‘Let’s Not Get Intoxicated About the Polls': Bill de Blasio Holds a Big Rally

Bill de Blasio and his wife, Chirlane McCray, at today's rally.

Bill de Blasio and his wife, Chirlane McCray, at today’s rally.

Far ahead in the polls as Tuesday’s Democratic mayoral primary looms, Bill de Blasio amassed the troops today for a gigantic get-out-the-vote rally.

At times, it felt like a victory party for the city’s public advocate, who once trailed his opponents but is now reveling in his new front-runner status.

“This campaign, like every good cause, started humbly and we worked really, really hard,” Mr. de Blasio reflected, standing on the steps of Brooklyn Borough Hall. “I give people in this crowd a lot of credit. There were many days when the polls weren’t so great, when you couldn’t get our message across; we’d put out a press release, no one printed it. We’ve had those days.”

“But when you believe in something, that doesn’t stop you. That doesn’t bother you. You just work harder. You just believe that when the message gets out there, people will feel it,” he said.

Today's sizable crowd. (Photo: Twitter/@MonicaCKlein)

Today’s sizable crowd. (Photo: Twitter/@MonicaCKlein)

And today, the crowd, which numbered in the hundreds and featuring union members, hospital advocates and a couple celebrities–including actresses Cynthia Nixon and Marisa Tomei–certainly seemed to. When prompted by the bullhorn-wielding emcee, they enthusiastically erupted into shouts of “Go! Go! Go! De-Blas-i-o!”

But there were some words of caution as speakers warned against complacency.

“Let’s not get excited about the polls. Let’s not get intoxicated about the polls. The polls don’t mean a damn thing if we don’t get out and vote!” shouted George Gresham, president of the healthcare workers’ union 1199 SEIU. “I told my family, ‘You may not see me until Tuesday because I’m willing to put every effort that I personally can to make sure that Bill de Blasio is the next mayor.’ And we’re asking you to do the same thing.”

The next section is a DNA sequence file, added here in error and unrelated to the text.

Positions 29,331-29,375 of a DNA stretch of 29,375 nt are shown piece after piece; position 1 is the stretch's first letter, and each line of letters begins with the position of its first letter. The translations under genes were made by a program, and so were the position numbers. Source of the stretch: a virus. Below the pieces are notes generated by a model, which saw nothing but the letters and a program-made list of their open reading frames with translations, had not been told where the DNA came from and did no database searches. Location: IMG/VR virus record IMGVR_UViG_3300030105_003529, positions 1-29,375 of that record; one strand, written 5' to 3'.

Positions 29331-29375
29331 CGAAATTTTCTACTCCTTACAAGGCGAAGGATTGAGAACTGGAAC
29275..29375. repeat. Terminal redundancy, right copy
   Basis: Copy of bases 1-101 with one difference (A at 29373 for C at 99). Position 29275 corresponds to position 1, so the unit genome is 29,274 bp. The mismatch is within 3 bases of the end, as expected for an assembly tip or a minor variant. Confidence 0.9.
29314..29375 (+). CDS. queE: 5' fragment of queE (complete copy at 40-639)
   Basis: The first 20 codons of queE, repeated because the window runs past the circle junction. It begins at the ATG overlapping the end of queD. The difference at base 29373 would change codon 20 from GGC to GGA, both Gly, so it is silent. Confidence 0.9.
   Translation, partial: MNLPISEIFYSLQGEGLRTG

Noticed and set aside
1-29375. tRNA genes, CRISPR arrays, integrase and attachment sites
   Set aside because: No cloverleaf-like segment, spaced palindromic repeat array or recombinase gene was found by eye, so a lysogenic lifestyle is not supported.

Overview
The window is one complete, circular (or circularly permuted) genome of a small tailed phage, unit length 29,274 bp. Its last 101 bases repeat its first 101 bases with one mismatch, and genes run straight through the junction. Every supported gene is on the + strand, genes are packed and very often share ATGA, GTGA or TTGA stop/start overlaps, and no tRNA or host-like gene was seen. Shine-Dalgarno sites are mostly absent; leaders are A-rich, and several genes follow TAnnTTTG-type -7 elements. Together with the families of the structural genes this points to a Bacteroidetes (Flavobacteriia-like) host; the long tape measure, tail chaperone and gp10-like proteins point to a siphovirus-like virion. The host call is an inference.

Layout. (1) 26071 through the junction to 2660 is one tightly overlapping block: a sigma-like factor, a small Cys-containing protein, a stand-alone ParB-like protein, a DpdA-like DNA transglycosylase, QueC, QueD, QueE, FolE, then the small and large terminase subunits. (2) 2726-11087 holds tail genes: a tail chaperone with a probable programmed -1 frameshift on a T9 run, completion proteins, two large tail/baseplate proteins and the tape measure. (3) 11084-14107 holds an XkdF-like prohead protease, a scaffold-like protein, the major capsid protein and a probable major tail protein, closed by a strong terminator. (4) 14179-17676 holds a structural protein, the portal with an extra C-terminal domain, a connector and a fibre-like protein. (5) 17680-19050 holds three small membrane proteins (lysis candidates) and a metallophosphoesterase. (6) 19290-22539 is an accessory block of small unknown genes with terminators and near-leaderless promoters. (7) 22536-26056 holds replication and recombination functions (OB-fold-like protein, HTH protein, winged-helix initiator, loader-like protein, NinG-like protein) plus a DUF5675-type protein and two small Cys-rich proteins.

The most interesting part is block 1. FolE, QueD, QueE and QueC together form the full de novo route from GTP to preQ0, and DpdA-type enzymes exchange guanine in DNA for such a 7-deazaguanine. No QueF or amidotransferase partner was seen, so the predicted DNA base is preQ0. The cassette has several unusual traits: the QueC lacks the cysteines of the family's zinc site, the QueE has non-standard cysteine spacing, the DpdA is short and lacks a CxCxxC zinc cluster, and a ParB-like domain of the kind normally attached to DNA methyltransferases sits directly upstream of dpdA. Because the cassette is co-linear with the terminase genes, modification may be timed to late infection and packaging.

Ms. Nixon, a prominent de Blasio supporter since he launched his bid, further urged everyone present to expect a runoff, which will occur if Mr. de Blasio is unable to secure 40 percent of the vote.

“We’ve got to come out in droves on Tuesday, but it’s not over on Tuesday, is it?” she asked, prompting the crowd to yell, “No!” “We’re going to have to come out again, probably on October 1,” she told them.

Perhaps reflecting the confidence of of the surging campaign, another surrogate, Congresswoman Yvette Clarke, promptly went a bit off message: “If we do the work that we need to do over the next 48 hours, I believe it’s possible for Bill de Blasio and his message to resonate with across this city so that there won’t be a runoff!”

In either case, Mr. de Blasio asked volunteers to go all-out, beginning right after his speech, when they were to break up into groups and canvass Brooklyn neighborhoods.

“All I ask you,” he said to conclude his speech, “is go out there and get your Starbucks or your Redbull or whatever will keep you from having to sleep the next 48 hours and bring this home!”